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Keynote speaker Zach Wahls talks to a group of students about growing up with two mothers and the youtube video of his speech to the Iowa House Judiciary Committee against an amendment in the house to ban Gay marriage in Iowa.

Speaker refutes same-sex marriage misconceptions

Zach Wahls grew up in a normal family. He played football, cut himself shaving and just so happened to have a YouTube video of himself defending his two mothers’ marriage in the Iowa state legislature, generating almost 20 million hits.

Wahls spoke about these experiences in his speech “What Makes a Family?” as part of LGBT Pride Week in Baker University Center Ballroom on Tuesday.

Wahls discussed different types of arguments against marriage equality. Having a hard time identifying with those who combat marriage equality, he said that arguments over sub-issues like Chick-fil-A’s funding of religious organizations that oppose marriage equality, only make the real problems “murky.”

“This turns into a muck fest,” he said. “When we stop speaking about love and equality and start arguing about chicken sandwiches, then we all lose and there isn’t much room for those of us who just prefer hamburgers.”

For much of the speech, Wahls discussed his family in a lighthearted fashion, sharing his experiences growing up with two mothers, the questions he is asked most often and the misconceptions about same-sex parents.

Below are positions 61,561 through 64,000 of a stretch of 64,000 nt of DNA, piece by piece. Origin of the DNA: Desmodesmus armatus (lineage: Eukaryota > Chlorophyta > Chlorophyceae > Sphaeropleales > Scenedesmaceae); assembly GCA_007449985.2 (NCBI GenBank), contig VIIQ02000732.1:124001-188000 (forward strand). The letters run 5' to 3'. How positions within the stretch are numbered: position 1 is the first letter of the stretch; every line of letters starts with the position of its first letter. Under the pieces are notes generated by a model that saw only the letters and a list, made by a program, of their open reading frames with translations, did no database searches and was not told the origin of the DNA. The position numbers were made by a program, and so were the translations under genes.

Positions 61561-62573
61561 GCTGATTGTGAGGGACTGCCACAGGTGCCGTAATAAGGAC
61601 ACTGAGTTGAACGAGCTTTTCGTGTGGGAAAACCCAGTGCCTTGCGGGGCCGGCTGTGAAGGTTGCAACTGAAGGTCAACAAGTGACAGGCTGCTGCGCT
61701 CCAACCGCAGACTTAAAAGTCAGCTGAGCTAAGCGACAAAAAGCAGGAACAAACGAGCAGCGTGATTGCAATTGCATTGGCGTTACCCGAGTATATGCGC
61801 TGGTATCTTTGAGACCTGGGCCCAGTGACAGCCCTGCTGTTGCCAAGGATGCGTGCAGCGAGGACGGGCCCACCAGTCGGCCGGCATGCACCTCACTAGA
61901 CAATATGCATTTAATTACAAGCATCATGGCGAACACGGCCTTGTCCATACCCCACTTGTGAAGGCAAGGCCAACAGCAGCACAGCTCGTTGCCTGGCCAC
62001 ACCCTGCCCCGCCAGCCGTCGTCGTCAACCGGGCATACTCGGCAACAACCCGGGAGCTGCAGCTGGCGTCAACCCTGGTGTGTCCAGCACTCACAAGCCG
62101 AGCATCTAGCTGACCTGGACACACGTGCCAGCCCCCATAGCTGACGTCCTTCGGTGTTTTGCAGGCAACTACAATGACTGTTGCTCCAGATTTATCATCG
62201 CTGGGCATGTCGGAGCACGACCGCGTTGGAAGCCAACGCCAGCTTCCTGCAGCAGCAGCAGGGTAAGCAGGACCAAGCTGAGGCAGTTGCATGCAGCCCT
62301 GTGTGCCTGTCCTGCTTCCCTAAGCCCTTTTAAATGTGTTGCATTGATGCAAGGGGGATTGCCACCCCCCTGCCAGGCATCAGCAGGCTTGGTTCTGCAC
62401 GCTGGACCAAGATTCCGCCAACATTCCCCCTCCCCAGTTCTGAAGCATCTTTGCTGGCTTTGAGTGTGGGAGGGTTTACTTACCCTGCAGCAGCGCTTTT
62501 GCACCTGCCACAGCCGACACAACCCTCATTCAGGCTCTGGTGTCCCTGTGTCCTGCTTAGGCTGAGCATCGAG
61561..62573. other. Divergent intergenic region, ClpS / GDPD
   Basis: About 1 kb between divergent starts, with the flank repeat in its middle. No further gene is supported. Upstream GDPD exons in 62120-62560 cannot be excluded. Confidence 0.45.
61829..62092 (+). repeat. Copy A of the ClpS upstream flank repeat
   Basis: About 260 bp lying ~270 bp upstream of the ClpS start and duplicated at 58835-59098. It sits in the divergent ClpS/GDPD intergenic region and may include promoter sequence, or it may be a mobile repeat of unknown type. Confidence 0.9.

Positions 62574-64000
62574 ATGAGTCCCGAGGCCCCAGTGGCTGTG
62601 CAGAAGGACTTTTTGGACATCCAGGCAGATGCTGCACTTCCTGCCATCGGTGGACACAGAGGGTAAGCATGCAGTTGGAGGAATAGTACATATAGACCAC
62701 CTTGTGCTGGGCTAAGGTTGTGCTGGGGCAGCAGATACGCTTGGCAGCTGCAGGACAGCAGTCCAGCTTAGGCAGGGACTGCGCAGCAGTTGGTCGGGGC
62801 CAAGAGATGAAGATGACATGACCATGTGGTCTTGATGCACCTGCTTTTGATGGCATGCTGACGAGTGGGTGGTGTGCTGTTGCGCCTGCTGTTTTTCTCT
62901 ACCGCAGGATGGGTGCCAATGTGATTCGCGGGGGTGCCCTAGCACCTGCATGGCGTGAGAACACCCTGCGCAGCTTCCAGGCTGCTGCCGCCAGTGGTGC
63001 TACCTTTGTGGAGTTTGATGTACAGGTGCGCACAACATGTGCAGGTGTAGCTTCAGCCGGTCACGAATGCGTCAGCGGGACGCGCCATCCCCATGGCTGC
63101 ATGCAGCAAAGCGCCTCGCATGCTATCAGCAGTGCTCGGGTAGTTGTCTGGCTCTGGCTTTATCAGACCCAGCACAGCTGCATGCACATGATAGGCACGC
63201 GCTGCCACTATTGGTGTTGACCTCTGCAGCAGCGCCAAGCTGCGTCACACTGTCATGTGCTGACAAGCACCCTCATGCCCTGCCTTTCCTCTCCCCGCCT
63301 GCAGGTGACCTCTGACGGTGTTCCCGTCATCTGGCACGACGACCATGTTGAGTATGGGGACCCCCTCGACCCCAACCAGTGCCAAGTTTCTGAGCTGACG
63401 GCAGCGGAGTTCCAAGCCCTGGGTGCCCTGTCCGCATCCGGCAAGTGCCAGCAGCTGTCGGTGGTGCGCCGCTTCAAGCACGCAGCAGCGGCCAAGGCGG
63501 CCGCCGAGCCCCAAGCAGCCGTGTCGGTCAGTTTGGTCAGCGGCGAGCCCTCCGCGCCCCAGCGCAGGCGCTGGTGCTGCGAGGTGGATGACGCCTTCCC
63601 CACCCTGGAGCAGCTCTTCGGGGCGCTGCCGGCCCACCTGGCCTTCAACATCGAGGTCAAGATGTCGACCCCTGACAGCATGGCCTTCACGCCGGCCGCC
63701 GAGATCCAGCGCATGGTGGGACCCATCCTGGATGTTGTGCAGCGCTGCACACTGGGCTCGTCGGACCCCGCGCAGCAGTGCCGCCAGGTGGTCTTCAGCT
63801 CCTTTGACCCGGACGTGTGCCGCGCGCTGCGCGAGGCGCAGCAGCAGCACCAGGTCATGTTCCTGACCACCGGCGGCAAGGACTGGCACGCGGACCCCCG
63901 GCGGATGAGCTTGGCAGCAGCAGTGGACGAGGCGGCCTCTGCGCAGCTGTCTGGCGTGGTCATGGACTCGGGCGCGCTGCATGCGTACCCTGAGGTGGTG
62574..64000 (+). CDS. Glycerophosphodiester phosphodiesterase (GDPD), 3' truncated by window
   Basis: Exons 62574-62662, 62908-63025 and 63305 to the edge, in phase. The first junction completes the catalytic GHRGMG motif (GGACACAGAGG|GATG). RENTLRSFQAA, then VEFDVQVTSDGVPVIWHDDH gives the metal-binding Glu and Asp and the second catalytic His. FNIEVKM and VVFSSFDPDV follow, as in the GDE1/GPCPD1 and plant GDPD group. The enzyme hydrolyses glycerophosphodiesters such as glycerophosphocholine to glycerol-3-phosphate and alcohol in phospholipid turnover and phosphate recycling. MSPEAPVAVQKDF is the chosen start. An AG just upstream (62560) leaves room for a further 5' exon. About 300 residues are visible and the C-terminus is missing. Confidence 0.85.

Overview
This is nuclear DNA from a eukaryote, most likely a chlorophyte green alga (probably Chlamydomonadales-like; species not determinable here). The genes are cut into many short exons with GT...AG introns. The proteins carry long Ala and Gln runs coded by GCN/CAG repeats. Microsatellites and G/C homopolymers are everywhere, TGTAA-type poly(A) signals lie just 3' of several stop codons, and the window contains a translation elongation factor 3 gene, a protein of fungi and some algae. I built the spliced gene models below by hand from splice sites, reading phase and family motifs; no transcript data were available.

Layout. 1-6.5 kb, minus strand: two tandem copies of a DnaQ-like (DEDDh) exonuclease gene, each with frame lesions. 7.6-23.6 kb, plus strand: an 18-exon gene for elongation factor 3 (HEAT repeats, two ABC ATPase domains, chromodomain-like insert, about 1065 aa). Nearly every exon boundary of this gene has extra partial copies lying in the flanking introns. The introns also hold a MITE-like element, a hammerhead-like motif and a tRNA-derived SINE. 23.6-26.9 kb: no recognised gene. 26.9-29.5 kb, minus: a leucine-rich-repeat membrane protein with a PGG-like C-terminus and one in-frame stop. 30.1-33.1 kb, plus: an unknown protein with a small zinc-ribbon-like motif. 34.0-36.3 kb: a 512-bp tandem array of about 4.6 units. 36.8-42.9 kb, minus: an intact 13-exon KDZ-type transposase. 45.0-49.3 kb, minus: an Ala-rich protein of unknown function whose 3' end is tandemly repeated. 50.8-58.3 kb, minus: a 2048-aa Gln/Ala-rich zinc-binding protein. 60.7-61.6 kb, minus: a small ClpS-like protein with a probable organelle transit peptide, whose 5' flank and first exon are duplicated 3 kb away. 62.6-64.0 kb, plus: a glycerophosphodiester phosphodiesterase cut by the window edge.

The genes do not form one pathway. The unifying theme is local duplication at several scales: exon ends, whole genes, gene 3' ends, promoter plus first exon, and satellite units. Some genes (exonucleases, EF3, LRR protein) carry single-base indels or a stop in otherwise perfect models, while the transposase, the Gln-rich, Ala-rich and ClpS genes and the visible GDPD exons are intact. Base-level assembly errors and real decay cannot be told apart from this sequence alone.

“People often times ask me: ‘Who taught you how to shave? Who taught you about courage?,’ ” he said. “They ask, ‘Which one of your moms is the “manly” one?’ And I think it’s so weird that people think this way. It’s like the ’50s. People don’t fit into these neat little gendered boxes like we’d want them to.”

Despite Wahls’s approach, he grew solemn and sentimental when speaking about his biological mother, Terry, and her battle with multiple sclerosis. He spoke candidly about the legal difficulties during her treatment when the family lived in Wisconsin; the state did not recognize same-sex marriages.  

Wahls closed with a question-and-answer session in which he talked about his work with the Boy Scouts of America and his organization Scouts for Equality, which will begin its grassroots movement this week to aid the fight in the vote to reverse the Scouts’ discrimination policy.

Before Wahls’ speech, Ohio University’s version of the popular video series “It Gets Better” was screened as well. The video featured students, faculty and community members encouraging LGBTA youth that life does get better for them.

“We want everyone to know we are an accepting and safe place for everyone including our LGBT students,” said President Roderick McDavis in the video.

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